|Tyler under th' Linden Leaves...|
With th' base gathered, we set off to see what else we can find...
Is that? Is that? Yep, asparagus. A bit early for around here, but this spring has been so hot and dry that timing based on previous years means next to nothing. Just to prove that, we also found milkweed popping up already, which is usually a few weeks to a month later than asparagus.
|young milkweed with flower bud.|
It'll be an interesting year for foraging. Which is fine by me, it keeps us guessing... hunting, searching, ever learning, never thinking we know it all, or have it all figured out, which is the enemy of adventure. Here's some nice young asparagus close up, and next to it is a young horsetail, or scouring rush... these make excellent sandpaper.
|horsetail and asparagus|
We ate a bunch of asparagus in th' field, and also saved some for th' salad. After that we gathered up a bunch of young lamb's quarters, aka, wild spinach.
|didn't bring a bag, had to use my shirt|
Then we came across a nice patch of Bull-rush. These were traditionally eaten similar to cattail, th' roots are starchy, but lack th' itch that cattail has. We pulled up a bunch for th' tender core at th' base. This is a very mild vegetable with little flavor and a lot of water, kinda like a water chestnut, but softer.
|Young Bullrush stand|
Now i've found that th' best way to store most wild greens is to put them in a container of cool water. This way they'll last for several days, and they don't dry out like they do in our fridge. We change th' water every day and that's all it takes. Here's our salad...linden, lamb's quarters, asparagus, bullrush, milkweed, and catmint. Turned out pretty well, and it's always nice foraging with a friend.
|wild salad soaking|
Also, while Tyler was here he showed us his new found treasure, old razors.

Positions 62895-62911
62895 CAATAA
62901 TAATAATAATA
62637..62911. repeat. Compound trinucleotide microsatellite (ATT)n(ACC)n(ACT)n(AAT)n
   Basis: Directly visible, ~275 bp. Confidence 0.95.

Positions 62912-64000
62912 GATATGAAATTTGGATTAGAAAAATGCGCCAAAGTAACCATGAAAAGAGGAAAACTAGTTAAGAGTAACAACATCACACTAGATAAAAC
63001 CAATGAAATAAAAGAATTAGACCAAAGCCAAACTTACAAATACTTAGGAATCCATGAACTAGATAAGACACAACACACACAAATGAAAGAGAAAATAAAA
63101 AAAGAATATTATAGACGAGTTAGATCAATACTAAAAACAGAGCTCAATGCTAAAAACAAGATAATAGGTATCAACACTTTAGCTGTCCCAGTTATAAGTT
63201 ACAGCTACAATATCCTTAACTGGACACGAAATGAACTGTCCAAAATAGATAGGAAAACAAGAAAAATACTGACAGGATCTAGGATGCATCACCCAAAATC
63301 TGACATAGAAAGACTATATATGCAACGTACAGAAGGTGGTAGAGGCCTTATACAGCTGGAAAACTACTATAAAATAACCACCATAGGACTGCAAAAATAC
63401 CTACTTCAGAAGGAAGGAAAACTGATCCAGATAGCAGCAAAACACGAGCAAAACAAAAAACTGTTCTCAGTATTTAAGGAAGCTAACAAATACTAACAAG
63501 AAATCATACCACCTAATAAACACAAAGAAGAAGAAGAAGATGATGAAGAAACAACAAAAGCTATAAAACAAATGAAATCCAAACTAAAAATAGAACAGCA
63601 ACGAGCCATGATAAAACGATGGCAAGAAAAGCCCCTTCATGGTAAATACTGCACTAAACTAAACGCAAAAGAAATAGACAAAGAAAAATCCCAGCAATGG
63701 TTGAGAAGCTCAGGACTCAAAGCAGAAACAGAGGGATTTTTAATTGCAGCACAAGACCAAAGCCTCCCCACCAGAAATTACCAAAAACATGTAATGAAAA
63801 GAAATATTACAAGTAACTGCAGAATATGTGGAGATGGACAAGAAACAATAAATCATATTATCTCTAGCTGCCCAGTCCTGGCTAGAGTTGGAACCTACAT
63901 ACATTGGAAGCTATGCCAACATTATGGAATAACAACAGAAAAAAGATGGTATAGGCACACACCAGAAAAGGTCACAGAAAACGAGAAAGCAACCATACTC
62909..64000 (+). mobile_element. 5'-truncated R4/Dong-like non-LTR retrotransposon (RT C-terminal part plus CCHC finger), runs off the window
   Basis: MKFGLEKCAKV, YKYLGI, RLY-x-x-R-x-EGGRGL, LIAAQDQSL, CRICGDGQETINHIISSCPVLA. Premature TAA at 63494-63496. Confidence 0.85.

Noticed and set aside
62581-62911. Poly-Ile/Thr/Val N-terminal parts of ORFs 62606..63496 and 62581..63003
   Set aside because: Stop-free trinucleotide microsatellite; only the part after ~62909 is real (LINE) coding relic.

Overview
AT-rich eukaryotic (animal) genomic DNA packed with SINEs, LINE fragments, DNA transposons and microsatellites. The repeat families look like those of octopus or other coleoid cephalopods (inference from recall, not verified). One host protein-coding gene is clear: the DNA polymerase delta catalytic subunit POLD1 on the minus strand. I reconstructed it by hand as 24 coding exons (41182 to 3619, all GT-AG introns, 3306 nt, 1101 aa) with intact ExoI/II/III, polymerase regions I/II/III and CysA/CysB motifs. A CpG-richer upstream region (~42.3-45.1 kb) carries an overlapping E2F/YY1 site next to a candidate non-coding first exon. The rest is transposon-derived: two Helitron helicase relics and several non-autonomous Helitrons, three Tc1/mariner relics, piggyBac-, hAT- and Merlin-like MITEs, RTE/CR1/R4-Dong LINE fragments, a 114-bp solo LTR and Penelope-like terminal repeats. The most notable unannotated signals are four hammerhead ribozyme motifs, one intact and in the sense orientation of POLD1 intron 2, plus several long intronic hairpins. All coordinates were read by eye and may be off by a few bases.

|antique shaving razors|
He'd been looking for someone to sharpen them for him, and kept being met with a nope, can't do it. I can do it i told him, better yet, you can do it. I made him a strop, and in th' morning we got out th' stones to put a razors edge on a razor. It's a very empowering thing to know how to really sharpen a knife... and Tyler was smiling throughout th' learning process. Like any skill, it takes more than a day to learn, but it is nice to get your feet on th' path.
|ceramic, extra fine|
|stropping, look at that smile.|
After putting a good edge on these, Tyler went to try them out. He came out a few minutes later looking quite pleased, and a bit more clean cut...He put a razors edge on his razor, and shaved with it. All after being told repeatedly, even by barbers, that you can't sharpen razors and have to throw them away and buy new ones... What's th' world come to? These things are old enough to be his grandparents, and he just shaved with them.
|lookin good Ty!|
And, to top off th' whole weekend, we got a package in th' mail from Peter Vido of Scythe Connection, two blades. I've had a couple of old american scythes for a few months now, and they are stout, heavy beasts. Th' first thing that struck me about these new blades was how light they are. Both of them together weigh less than one of my american scythes. Th' next thing i felt was their great balance. These are really fine instruments, swords that you cut grass with. In comparison to our old blades, it's like riding around on a Huffy Bicycle, then getting on a really nice road bike.
|austrian and italian made scythe blades.|
|scythe with wild wood snath|
I made some mistakes, and will make another one right away, (snath that is, hopefully,) with improvements, and another handle at th' top. But, i did mow our lawn with it. I've never been so excited to mow th' lawn. It was relaxing, a bit like slow dancing, and our answer to th' exhaust and noise and destruction caused by lawn mowers. And, i was easily able to mow around th' Salsify growing in th' yard. Here's me and Beth trying it out.
This really surprised me with how well it cut, not sure why considering it used to be the only way to cut grass. But needless to say, i'm hooked on scything, and if you're interested in this fascinating tool, check out th' links on our sidebar that have to do with scything.
|look out grass, here i come!|
|Fynn on th' spring pole lathe.|